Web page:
@scottalanmiller Thanks very much for starting this discussion, and to everyone who has contributed. Very interested in this.
@scottalanmiller There is ANTS for Linux & macOS, https://github.com/ANTS-Framework/ants which uses an Ansible pull method.
- but for Windows that would mean adding Python (pip).
As far as my usage of Ansible is (or, will be) concerned, all workstations will be (are in the midst of being moved to) the latest build of Windows 10, where ssh(d) are supplied natively, and connections will be made via ssh. Again, primarily on the LAN where hostname resolution (given AD & Windows-provided DNS) is a solved problem.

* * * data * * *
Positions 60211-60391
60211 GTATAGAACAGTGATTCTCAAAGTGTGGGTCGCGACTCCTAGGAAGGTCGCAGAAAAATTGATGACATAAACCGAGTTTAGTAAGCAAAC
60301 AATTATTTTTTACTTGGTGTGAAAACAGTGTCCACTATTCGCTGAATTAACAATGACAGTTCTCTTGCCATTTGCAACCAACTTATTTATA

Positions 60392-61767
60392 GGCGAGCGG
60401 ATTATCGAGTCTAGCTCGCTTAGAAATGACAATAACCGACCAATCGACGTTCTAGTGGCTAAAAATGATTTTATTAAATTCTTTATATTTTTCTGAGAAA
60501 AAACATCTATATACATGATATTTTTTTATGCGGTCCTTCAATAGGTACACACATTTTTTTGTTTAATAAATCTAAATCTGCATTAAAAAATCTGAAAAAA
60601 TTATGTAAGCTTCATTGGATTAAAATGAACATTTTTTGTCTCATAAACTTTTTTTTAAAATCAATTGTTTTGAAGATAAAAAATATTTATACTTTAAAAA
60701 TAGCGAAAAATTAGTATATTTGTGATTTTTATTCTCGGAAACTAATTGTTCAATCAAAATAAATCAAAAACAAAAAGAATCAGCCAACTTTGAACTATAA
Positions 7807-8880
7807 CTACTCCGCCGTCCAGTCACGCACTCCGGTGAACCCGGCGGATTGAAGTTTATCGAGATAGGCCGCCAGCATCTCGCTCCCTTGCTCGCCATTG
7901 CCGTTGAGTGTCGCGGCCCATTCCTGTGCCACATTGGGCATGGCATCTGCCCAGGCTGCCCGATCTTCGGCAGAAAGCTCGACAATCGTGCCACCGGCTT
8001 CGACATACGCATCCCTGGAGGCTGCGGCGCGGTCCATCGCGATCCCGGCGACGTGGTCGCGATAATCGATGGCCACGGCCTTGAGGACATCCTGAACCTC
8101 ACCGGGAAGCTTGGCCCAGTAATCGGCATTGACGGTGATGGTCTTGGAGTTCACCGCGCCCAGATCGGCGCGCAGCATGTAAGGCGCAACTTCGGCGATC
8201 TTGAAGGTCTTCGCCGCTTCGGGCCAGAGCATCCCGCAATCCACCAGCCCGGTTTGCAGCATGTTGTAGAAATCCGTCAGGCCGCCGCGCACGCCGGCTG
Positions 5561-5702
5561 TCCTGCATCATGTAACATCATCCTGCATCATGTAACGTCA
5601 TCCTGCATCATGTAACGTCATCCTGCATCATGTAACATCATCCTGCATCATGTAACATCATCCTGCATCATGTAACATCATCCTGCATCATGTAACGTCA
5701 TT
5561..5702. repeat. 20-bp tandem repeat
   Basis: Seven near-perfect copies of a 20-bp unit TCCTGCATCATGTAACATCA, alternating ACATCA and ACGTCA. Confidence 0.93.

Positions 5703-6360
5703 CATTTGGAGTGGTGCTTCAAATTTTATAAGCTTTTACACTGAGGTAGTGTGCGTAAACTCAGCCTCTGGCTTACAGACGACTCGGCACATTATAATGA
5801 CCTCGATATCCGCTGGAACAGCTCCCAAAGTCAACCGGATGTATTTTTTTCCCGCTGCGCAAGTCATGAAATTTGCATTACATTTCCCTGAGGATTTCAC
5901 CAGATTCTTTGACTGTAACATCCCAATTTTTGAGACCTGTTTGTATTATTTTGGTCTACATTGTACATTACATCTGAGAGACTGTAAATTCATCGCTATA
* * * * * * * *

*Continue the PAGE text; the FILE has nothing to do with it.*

So, my primary usage for Ansible will be (meaning I'm not there yet, gearing up while handling some other major projects on the go already) something primarily LAN-based. I do have RMM software I can leverage for Windows, but they (RMM & the world of such competing products, some with questionable security practices) all suck at some things, and what I'm using is ok but sucks in terms of being up to date (current and correct) at reporting patch status for Windows & 3rd-party apps.
I'm just thinking out loud here, but for remote units, perhaps a cloud-hosted VM, but... that means relying on something like "fail2ban" to block repeat offenders, hard to limit incoming connections in an ideal way. Some kind of scripted phone-home system ? On OS X this is easily accomplished (in response to detected network change) via something like crankd
Parse the originating IP out an email, temporarily allow ssh from said address...
So, inordinately complex hackery to chase a less-than-ideal solution.
Generally, my thinking was - for when and where I want to leverage Ansible - a dedicated VM on each client (primary) network.